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Travailler pour Microsoft ?!

vignette

Je vous l'avoue, l'idée ne m'avait même pas effleuré l'esprit avant la réception d'un mail mentionnant cette branche de l'univers Redmond qui m'était jusqu'alors inconnue. Voici donc le mail issu de la mailing-list de bio-informatique à laquelle tout bio-informaticien devrait être inscrit :

The new interdisciplinary centre of excellence Microsoft Research - University of Trento Centre for Computational and Systems Biology has been established in the Trento region (Italy). The main objectives and activities of the centre are

Overall objectives

1. To advance the state of knowledge of biological information processing, the aetiology of disease, and potentially new therapies through the creation of a new research centre that will bring together scientists from multiple disciplines to focus on conducting leading research into advanced computational modeling of biological systems.

2. To conduct novel research into defining new computational and communication paradigms that are 'biomimetic' in nature, i.e., based on new principles learned from the research into biological information processing.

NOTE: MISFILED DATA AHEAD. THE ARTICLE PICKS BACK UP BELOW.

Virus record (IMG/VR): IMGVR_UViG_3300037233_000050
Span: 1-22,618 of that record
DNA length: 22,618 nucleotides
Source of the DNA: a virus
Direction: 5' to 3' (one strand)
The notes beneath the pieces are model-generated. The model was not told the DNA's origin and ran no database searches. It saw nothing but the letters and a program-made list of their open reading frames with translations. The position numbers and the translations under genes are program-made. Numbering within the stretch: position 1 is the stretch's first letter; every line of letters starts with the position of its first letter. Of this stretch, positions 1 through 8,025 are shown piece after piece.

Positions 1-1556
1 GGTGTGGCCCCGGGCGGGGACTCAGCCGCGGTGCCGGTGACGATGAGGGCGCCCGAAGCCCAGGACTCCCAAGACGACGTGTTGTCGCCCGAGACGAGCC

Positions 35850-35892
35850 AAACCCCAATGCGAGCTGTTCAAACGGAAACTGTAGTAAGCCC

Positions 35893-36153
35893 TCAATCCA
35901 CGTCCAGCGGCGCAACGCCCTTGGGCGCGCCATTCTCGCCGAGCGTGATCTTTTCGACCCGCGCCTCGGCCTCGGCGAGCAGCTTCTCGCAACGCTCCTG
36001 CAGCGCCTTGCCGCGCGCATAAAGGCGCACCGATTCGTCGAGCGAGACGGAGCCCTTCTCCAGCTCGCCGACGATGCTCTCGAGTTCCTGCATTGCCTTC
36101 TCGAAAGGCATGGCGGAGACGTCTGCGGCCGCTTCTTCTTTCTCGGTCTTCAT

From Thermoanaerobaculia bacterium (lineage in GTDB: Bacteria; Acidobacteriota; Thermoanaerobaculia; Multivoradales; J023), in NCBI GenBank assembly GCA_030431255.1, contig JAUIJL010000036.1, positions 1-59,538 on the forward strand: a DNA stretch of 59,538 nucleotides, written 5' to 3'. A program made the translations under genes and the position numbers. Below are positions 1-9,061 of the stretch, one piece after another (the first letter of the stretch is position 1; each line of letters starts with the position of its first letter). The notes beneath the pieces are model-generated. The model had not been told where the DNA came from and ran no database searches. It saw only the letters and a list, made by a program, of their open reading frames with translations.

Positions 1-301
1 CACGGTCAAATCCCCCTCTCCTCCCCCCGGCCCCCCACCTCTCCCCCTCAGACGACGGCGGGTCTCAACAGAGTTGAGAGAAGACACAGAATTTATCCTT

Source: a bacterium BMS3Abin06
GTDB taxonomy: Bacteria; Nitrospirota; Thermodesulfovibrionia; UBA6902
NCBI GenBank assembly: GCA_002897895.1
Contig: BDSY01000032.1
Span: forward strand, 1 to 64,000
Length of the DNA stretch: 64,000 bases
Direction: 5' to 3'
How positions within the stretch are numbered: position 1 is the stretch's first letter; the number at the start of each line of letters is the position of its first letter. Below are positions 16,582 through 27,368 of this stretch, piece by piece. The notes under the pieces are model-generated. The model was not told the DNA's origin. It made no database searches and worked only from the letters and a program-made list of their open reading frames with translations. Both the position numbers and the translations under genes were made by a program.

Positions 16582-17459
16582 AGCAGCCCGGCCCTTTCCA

3. To exploit the research. This is expected to take the form of the development of new computational tools for enabling the predictive modeling of biological systems and processes for basic and applied research. These tools will help improving health-care, environment monitoring and protection, quality of food as well as developing better therapies and treatments by the pharmaceutical industries.

4. To disseminate and communicate the results of this research for the benefit of the scientific community globally, including publications, open conferences and workshops, and provide freely available, the tools developed in the course of the research for (non-commercial) science.

Activities:

Calculi for Biology, and 'Biomimetic' computation

We attack an open and challenging problem: the definition of a set of basic and general primitives for modeling biological systems directly inspired by biological processes. Hence, the main objective of this theme is to define a calculus for biology and develop a prototype to be applied in the theme of case studies. We also plan to include quantitative information in the definition of the calculus.

It is our belief that biological phenomena can serve as valuable source of inspiration for new primitives of process calculi and new computational paradigms. Process calculi, by their own nature, take input and output, and hence communication, as the very basic form of action/reaction between concurrent systems.